Collegedale is the fastest-growing city in the county, according to 2010 U.S Census figures, and Integra Land Company wants to give those new residents somewhere to live. Representatives have approached the city with plans for a 280-unit apartment complex on Little Debbie Parkway.
The Collegedale City Commission is expected to vote to approve or deny the request at the city's April 18 meeting.
"This is a Class A project I don't think the community of Collegedale has seen before," said Integra principal David McDaniel. "We're hoping to bring a new level to what you guys currently have here."
If approved, he said he anticipates starting construction this October, having the first units available next April and the entire project completed by January 2013.
The nearly 20-acre gated community would house amenities like a billiards room, movie theater room, outdoor fireplace, barbecue area and resort-style pool.
"I think the ambiance driving down Little Debbie Parkway would be quite attractive," McDaniel said. "I think a lot of the landscaping and hardscaping we envision going on will be quite dramatic."
He said he is aware of the city's new design guidelines and will comply fully.
He is seeking some variances to town regulations, with a smaller than prescribed landscape buffer as well as four-story as opposed to three-story buildings. In turn, project engineer Mike Price said an extra usable acre has been creatively added to the site in order to meet city density limits, a previous concern for some local officials.
"It's been a challenge for us to recruit commercial developers there," said Greg Vital, who owns the large residential and retirement community of Greenbriar Cove. "We need residential to support that commercial. Yeah, there's some dirt to move, but it's a quality project for the long-term vision of Collegedale. I have no interest in the land or project; I'm just here as a concerned citizen."
There are still 194 undeveloped commercially zoned acres in the city, as well as 182 undeveloped acres that could house commercial and/or residential development, according to Price.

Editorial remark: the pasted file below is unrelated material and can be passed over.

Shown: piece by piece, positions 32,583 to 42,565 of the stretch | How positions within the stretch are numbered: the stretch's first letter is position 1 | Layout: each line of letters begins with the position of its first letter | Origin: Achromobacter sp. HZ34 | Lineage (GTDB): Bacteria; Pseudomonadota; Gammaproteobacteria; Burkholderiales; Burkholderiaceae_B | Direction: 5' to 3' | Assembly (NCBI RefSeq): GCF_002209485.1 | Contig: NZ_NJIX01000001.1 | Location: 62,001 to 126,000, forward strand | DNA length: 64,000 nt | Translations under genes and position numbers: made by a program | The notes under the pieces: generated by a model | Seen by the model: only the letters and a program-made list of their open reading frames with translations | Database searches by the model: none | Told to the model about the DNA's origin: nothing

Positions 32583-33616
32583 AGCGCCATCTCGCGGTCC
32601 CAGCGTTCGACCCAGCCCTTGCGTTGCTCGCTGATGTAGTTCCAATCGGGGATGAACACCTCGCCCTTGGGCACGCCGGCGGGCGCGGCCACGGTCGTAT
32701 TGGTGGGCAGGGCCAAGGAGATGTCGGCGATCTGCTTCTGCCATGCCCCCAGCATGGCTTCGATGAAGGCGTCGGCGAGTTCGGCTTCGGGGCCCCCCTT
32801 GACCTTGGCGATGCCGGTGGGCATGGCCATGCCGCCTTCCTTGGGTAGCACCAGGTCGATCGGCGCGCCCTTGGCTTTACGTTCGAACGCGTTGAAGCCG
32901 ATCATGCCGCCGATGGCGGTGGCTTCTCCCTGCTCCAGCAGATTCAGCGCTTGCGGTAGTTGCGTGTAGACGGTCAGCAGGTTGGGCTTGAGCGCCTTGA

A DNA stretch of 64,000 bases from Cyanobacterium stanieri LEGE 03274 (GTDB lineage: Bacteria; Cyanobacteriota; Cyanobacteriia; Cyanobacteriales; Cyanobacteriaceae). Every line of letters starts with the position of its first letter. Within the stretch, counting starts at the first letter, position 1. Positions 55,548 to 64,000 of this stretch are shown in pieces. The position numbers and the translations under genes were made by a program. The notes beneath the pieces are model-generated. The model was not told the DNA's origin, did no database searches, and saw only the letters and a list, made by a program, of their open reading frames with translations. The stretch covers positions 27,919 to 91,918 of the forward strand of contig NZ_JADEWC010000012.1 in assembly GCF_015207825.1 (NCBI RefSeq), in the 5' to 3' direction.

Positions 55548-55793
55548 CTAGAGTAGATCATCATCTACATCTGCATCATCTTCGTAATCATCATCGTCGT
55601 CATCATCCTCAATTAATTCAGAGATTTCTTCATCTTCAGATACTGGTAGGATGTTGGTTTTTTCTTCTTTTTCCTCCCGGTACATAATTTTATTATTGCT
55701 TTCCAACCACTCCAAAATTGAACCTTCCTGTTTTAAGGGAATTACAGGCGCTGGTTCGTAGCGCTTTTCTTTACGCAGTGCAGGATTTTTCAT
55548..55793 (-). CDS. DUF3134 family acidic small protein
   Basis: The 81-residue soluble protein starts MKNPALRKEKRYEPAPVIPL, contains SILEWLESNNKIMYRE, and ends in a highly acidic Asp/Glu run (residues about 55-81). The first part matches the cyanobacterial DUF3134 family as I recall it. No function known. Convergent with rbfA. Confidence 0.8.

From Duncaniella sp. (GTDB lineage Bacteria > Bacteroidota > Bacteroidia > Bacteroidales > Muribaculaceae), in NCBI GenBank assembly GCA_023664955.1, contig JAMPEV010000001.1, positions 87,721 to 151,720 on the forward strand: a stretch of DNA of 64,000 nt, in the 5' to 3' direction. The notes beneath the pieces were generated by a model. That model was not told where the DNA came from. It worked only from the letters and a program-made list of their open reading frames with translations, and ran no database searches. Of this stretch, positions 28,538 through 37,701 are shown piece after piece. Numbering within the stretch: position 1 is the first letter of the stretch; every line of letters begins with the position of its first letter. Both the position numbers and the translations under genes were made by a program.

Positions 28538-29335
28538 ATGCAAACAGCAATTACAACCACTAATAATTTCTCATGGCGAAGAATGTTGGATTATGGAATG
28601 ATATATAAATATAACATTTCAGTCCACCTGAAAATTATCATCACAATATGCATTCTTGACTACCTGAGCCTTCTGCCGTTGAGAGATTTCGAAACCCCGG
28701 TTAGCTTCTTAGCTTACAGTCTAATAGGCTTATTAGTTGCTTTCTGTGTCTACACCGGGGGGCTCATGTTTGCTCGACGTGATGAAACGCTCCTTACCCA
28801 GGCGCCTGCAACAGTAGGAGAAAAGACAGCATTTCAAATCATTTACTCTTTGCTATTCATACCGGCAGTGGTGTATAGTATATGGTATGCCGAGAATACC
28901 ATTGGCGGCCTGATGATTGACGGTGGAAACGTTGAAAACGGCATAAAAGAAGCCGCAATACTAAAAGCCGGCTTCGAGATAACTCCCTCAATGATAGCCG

"If someone wanted to develop commercial in Collegedale there is ample land to choose from," he said. "That [C2 property alone] is Hamilton Place Mall and then some. There was some concern that the rezoning of this property would strip away the ability to develop sufficient commercial land within Collegedale's city limits."
The same holds true for the site itself, which is envisioned to become multi-use, with commercial enterprises surrounding the apartments and future office or retail buildings housing residential units upstairs, Price said.
At this time there are no plans for any commercial development by any involved entity, according to Price and McDaniel. In anticipation of such growth, Integra will bring sewer to the area with a pipe large enough to support future development there, Price said.
Vice Mayor Tim Johnson worried about the effect this development and others expected there will have on traffic.
"Our project may not generate a need for [a traffic light] but if commercial comes in there may be some need for it down the road," McDaniel said. "I think it's all a question of what the traffic counts will say. We would want to do what the requirements would tell us to do."
Price said he doesn't foresee a traffic study, which would only be done at the city's request.
"Given the fact of what Little Debbie Parkway's capacity is and what we're proposing, I don't feel a traffic study is really necessary on this," he said.
Integra's last proposed development in the area, on Hunter Road, was turned down by Chattanooga City Council following multiple Planning Commission recommendations to deny and opposition from residents based on density and traffic concerns. The Chattanooga-Hamilton County Regional Planning Agency had recommended approval.